Denver’s Capitol Hill Thug Kills 3 WomenHome | Feature Stories | Denver’s Capitol Hill Thug Kills 3 Women
I’m proud of this Feature Story because there is very little written about Denver’s “Capitol Hill Thug” who stalked the streets of Denver bashing women over the head from 1900-1901. He only appeared in two books that I could find and a lot of the information there was inaccurate. I really had to dig through the newspaper archives to uncover and piece together this 5,000 word story. I hope you enjoy reading it. Please leave a comment at the bottom if you have question or comment about the story.
“The affair has now become so serious that the public can no longer hesitate in the duty which it owes itself to get rid of the murderous terror, who, if less spectacular, is little less fatal than Jack the Ripper, whose fiendish crimes in the Whitechapel district of London startled and horrified the people of the civilized world.” – The Denver Post, Feb. 24, 1901.
“Silent, stealthy, mysterious, the Thing goes out into the night and back again to its lair, like a beast of the jungle that prowls and preys by night, and, gorged and hidden, bears naught and cares naught for the hue and cry by day. The terror of the invisible, the tragic, baffling secrecy of a scourge, are about the Thing, and it is the diabolical master and the deadly hunter of the hill….It is a mystery of mysteries.” – The Boston Globe, Feb. 24, 1901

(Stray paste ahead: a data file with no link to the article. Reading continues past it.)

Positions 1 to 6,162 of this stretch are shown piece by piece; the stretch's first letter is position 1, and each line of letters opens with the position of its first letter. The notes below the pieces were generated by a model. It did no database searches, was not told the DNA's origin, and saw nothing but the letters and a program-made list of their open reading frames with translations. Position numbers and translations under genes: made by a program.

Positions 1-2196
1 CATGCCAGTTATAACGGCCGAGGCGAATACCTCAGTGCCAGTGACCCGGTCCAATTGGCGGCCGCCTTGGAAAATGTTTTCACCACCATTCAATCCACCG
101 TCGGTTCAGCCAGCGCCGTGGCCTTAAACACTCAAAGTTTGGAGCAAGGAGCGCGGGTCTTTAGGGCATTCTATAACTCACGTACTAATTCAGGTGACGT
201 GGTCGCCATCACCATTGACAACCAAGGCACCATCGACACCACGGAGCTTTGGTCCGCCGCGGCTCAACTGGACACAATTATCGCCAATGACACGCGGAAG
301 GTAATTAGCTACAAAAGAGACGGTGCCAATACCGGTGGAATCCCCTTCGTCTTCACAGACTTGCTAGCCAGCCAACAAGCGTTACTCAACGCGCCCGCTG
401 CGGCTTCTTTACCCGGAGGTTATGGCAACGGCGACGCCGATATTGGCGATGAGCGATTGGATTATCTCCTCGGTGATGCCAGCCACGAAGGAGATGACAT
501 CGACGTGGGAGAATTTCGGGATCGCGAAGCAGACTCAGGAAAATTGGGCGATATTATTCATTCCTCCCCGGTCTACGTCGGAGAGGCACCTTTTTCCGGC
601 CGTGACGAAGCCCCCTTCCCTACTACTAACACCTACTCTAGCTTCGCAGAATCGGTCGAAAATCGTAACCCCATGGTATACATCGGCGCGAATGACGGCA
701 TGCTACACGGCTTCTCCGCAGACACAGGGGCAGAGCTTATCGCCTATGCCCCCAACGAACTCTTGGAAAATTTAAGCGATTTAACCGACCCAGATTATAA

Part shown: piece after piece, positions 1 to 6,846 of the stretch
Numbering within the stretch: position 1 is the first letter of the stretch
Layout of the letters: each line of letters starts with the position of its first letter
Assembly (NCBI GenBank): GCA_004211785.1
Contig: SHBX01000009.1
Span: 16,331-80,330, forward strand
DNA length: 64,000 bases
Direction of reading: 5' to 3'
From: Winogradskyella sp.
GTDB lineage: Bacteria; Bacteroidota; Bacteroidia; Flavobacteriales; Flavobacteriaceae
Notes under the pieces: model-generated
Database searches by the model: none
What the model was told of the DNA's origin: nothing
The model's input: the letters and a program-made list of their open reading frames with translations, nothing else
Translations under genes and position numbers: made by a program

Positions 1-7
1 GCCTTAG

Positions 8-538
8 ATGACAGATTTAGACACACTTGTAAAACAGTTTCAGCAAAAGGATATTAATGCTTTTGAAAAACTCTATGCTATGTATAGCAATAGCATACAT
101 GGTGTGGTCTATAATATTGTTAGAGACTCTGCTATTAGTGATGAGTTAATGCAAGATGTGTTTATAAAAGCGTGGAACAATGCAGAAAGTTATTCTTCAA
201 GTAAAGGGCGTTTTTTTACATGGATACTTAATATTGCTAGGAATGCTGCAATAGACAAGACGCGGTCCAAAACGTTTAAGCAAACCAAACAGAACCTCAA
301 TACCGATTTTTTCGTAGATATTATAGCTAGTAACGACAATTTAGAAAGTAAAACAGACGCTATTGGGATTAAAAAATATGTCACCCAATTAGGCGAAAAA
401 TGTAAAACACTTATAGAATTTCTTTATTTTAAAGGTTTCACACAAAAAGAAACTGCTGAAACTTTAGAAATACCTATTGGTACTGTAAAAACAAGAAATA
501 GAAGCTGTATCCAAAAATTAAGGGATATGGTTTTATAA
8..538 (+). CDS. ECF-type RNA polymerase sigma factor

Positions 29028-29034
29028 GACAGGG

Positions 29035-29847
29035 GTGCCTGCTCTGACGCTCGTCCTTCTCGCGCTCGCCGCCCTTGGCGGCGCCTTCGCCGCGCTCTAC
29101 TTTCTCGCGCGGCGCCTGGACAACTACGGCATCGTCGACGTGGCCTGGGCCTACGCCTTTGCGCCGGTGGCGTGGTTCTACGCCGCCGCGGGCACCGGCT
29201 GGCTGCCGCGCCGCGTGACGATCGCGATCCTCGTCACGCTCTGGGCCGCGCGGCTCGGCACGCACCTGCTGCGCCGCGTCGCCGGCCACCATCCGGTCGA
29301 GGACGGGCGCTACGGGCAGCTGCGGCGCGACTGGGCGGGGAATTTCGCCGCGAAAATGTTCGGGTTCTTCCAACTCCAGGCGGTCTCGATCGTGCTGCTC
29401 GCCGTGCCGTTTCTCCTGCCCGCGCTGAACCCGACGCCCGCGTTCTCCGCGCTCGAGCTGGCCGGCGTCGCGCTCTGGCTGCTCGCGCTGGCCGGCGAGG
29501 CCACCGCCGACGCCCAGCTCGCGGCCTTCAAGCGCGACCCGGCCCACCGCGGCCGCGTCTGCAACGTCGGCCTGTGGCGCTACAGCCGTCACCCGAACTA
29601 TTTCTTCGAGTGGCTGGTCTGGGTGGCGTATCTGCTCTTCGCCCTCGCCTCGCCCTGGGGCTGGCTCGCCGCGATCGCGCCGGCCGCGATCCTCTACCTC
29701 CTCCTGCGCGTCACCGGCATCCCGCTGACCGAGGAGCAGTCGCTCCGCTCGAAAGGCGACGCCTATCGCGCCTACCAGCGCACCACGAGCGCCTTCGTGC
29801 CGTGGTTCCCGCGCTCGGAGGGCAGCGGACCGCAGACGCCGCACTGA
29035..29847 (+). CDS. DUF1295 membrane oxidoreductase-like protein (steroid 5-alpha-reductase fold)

In the winter of 1900, the Denver police had a big problem and the newspapers had big headlines. Since August, a “deranged fiend” was running around the Capitol Hill area bashing women’s heads with a club or iron pipe. By Christmas, Five women were attacked and one died.
Newspapers christened the woman hating attacker with several monikers from the most popular- “The Capitol Hill Thug,” and the “The Capitol Hill Slugger,” as well as “The Sandbagger,” to the least popular but more ominous, “The Thing.” More than one writer would remind his readers of the “Jack the Ripper” slayings not too long ago in faraway London.
But these women were not prostitutes; they were good, upstanding citizens going on about the daily business of living. They were never robbed, nor violated. Instead, a dark shadow had crept up behind them as they walked in the late evening hours and waylaid them out with one or two blows.